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Newsletter and Technical Publications
Freshwater Management Series No. 5

Guidelines for the Integrated Management of the Watershed
- Phytotechnology and Ecohydrology -


D. Optimisation of stream bank vegetation cover -  intermediate complexity hypothesis

The natural characteristics and ecological health of streams are linked to the landscape by the biotic and physicochemical properties of the riparian zone. The functions of riparian vegetation with respect to aquatic ecosystems is summarised in Table 6.2.

Table 6.2. The functions of riparian vegetation in aquatic ecosystems (adapted from Swanson et al. 1982)
Sites Components Functions
Aboveground/above channel Canopy and stems
  • shade controls in-stream temperature and primary production
  • source of large and fine plant detritus
  • wildlife habitat
In channel Large debris derived from riparian vegetation
  • controls routing of water and sediment
  • shapes habitat: pools, riffles, runs, and cover
Streambanks Roots
  • increases bank stability
  • creates overhanging banks, and cover
  • takes up nutrients from ground and stream water
Floodplain Stems and low-lying canopy
  • retards movement of sediment, water and floated organic debris during floods

Riparian vegetation largely determines the input of solar energy to a river by directly influencing the primary productivity of algae and macrophytes, and by indirectly influencing the productivity of higher trophic levels like invertebrates and fish. According to the intermediate complexity hypothesis (Zalewski et al. 1994), the optimal energy pathways in river channels are achieved at an intermediate level of complexity of riparian vegetation. This hypothesis was verified by field studies in small river systems.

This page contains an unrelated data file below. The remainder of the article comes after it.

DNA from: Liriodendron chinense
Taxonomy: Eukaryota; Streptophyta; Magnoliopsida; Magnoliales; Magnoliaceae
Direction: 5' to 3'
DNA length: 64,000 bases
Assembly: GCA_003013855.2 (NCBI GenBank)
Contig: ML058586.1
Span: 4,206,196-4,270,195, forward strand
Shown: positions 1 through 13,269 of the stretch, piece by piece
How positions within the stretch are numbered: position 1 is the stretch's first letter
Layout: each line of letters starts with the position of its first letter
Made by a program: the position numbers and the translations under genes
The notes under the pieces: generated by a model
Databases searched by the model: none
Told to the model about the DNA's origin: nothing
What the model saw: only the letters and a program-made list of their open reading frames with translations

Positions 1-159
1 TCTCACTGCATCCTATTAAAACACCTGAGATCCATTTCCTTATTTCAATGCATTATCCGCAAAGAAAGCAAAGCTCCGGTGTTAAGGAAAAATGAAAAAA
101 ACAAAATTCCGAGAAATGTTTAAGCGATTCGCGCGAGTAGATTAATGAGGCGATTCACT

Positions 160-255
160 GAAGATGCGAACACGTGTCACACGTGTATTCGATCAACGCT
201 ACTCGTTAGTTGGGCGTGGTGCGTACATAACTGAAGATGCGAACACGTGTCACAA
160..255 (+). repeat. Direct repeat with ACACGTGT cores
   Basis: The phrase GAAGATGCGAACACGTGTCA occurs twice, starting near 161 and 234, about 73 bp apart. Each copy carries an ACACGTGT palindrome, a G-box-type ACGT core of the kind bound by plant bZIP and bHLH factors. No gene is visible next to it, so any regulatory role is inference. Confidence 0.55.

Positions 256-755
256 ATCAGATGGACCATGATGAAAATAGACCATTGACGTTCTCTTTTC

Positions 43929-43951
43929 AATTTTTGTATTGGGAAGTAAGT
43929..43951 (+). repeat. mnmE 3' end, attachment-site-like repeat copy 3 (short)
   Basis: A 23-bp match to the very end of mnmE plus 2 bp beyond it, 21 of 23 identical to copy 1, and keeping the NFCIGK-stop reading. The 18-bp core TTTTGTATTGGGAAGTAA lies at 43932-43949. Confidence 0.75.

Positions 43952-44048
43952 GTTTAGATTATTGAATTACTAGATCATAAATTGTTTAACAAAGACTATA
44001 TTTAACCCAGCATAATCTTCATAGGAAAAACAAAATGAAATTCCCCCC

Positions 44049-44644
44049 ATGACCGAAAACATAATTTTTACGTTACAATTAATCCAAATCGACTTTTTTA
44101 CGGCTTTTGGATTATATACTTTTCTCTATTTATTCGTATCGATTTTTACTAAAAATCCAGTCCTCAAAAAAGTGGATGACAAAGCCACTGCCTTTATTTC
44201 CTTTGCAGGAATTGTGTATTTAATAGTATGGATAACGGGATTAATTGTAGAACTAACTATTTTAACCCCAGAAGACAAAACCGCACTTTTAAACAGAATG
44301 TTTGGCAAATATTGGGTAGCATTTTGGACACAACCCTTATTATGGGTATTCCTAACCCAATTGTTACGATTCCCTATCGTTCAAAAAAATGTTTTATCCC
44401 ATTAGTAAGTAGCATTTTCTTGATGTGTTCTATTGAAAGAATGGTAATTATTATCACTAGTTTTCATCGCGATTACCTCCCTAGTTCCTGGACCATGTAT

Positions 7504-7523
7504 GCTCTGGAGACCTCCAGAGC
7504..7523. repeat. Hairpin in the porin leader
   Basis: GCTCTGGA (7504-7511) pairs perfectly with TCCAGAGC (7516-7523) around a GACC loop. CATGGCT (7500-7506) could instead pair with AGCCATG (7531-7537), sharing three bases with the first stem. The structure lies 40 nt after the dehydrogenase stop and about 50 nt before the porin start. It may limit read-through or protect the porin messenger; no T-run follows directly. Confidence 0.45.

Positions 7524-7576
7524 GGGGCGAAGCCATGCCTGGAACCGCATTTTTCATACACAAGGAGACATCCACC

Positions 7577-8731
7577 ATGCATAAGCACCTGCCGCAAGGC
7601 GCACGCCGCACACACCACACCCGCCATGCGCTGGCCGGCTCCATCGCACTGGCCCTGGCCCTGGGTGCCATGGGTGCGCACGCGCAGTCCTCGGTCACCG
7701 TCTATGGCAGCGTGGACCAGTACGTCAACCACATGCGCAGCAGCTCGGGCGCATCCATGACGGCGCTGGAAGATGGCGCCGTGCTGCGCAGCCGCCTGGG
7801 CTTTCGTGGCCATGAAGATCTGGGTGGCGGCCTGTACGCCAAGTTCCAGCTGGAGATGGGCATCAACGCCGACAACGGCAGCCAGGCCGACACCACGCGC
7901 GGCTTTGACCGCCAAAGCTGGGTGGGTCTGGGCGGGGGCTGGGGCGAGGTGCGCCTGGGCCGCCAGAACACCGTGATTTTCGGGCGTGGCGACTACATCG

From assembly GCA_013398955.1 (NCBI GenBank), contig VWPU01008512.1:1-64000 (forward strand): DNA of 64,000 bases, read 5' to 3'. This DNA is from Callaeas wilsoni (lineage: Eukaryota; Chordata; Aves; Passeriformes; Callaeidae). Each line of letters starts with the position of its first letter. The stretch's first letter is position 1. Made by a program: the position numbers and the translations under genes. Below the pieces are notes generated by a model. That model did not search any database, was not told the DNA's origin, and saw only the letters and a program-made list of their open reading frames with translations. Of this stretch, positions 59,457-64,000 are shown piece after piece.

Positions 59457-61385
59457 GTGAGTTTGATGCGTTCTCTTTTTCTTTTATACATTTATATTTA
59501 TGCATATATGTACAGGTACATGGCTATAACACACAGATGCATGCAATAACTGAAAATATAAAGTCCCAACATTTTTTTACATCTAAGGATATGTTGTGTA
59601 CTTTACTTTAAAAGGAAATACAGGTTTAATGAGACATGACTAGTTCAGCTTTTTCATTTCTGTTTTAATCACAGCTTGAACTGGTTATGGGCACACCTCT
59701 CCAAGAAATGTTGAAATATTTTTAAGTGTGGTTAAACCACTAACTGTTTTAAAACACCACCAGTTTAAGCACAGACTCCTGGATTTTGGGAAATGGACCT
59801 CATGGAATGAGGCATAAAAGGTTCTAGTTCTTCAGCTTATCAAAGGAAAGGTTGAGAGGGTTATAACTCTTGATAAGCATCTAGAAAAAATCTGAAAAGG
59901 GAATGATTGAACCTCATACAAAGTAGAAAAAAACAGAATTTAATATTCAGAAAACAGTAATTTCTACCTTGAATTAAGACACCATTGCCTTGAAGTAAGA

In the case of primary production, the opening of dense canopies over stream habitats may create better conditions for cyanophyte communities while disadvantaging diatom communities. This shift in algal populations can influence water quality. Both cyanophytes and diatoms possess an high affinity for phosphorus at concentrations below 500 g P-PO4 l-1 (Figure 6.5), but, at low phosphorus concentrations (below 200 g l-1), cyanophytes have a three times higher ability to assimilate phosphorus (maximum uptake rate of about 770 g P-O4 g-1 dry mass (d.m.) day-1) than the diatoms (maximum uptake rate of about 302 g P-O4 g-1 d.m. day-1). This, in turn, suggests that cyanophytes have an higher capacity to buffer the stream from pollutants than do the diatoms community. This results in an higher absorption capacity for the stream ecosystem.

Fig. 6.5. Changes in absorption capacity of an ecosystem due to the modification of energy in streams by riparian ecotone control (after Bednarek and Zalewski 2001, changed)

The level of complexity in riparian vegetation is also important for fish community biomass and diversity. It was found that, for small-sized rivers, the optimal complexity of riparian vegetation for maintaining high fish biomass and diversity is when the amount of light reaching the stream channel is between 300 to 700 Ecm-2 s-1 (Łapińska 1996, Zalewski et al. 2001). Fish biomass and diversity in such habitats may be up to three times higher than in habitats with higher or lower levels of light input (Figure 6.6).

A proposed design for the rehabilitation of an in-stream habitat for fish by restoring and properly maintaining riparian ecotones is summarised in Table 6.3.

The proper restoration and management of streams for fishery enhancement purposes should include the conservation or reconstruction of the natural channel morphology and its riparian zone structure. By restoring the pool-riffle-run sequences, together with the optimal degree of canopy cover by the riparian vegetation, the habitat carrying capacity of the stream for biota can be maintained, and the river self-purification ratio could be accelerated (Figure 6.7).

 

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